No one, scientist or otherwise, can say exactly which hurricanes, droughts, or floods are caused by global warming. Yet some of them are, and there will continue to be more. Rarely can science say which chemical, toxin, hormone, or food additive caused a particular cancer or other disease. Yet the links are well established. Conversely, if we as a country or as individuals make changes to lower our use of natural resources, we cannot point to the exact life that might be saved. We must do what is right for the future based on faith and trust. Faith and trust are not always synonymous with government or business. Answers and leadership in these areas must come from those who possess a moral compass—people who are able to read signs and make appropriate changes.

Increasingly, evangelical leaders such as the Reverends Richard Cizik, Jim Ball, and Rick Warren are calling believers to stop b

usiness as usual and to change their lifestyles as needed. They ask that we take individual responsibility for the care of the planet. The Bible declares that the earth is the Lord’s and that everything living belongs to Him (Psalm 24). When we read the Bible, we find that God likes—even loves—trees and flowers and whales. He takes note at the falling of the smallest sparrow. How can we as believers claim to love God and yet be oblivious or destructive to what He loves?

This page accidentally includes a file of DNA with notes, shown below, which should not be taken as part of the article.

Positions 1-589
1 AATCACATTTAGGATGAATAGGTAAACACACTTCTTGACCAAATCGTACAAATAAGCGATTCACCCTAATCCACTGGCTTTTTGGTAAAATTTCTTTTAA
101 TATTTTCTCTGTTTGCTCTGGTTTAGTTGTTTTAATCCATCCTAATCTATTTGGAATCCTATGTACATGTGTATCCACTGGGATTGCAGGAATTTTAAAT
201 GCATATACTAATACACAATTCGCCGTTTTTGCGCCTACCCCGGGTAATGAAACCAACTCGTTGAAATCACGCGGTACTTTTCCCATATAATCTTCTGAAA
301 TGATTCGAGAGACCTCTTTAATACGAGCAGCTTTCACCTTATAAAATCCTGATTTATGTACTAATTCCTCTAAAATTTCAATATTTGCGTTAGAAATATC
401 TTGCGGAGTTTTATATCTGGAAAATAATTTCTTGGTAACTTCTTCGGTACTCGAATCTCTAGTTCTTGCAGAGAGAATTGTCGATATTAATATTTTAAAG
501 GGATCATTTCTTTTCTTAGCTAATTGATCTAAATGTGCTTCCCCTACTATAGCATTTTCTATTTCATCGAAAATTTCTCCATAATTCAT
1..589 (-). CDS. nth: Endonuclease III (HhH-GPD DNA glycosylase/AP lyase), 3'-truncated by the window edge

The Bible says that God created the earth to provide for all of humanity’s needs. It was not given to one or two generations of us to be exploited for our every want and whim. If we do not change our ways, our ways will be changed for us, and it will not be pleasant. All existing models predict that if we continue business as usual, we can expect dozens and dozens of Katrina-like events every decade.

Through His teachings and parables, Jesus stressed care not for the rich, powerful, politically connected, or famous, but rather for the most humble and lowly. By definition, no one is more powerless or dependent than today’s youth or those yet to be born. In order to save their planet, we will have to make changes. We cannot wait on governments to force us to do what is right. We must begin today.

Driving an average SUV puts six tons of greenhouse gases into the atmosphere annually; a small hybrid gives off one and one-half tons, and biking gives off none. Drying clothing in an electric dryer for a family of four makes one ton of greenhouse gases annually, while line drying gives off none. The U.S. Government’s Energy Star website says that if every family in America changed just five light bulbs to compact fluorescents, we could shut down twenty-one coal powered plants tomorrow; this would have the same effect as taking eight million cars off the road. It would prevent an estimated two thousand respiratory and other related deaths annually.

America does not suffer from what one cynical writer called “compassion fatigue.” We will give our money, clothing, time, and homes to Katrina’s victims. What we must decide now is whether we have the courage and wisdom to make the changes needed to clean up our planet and halt global warming. Every time we drive less, carpool, turn off the lights, or move to a smaller home, we invest in the future of all creatures great and small, not to mention our own children. With God all things are possible.

Matthew Sleeth serves as Blessed Earth’s Executive Director and resides with his wife, Nancy, in Wilmore, KY.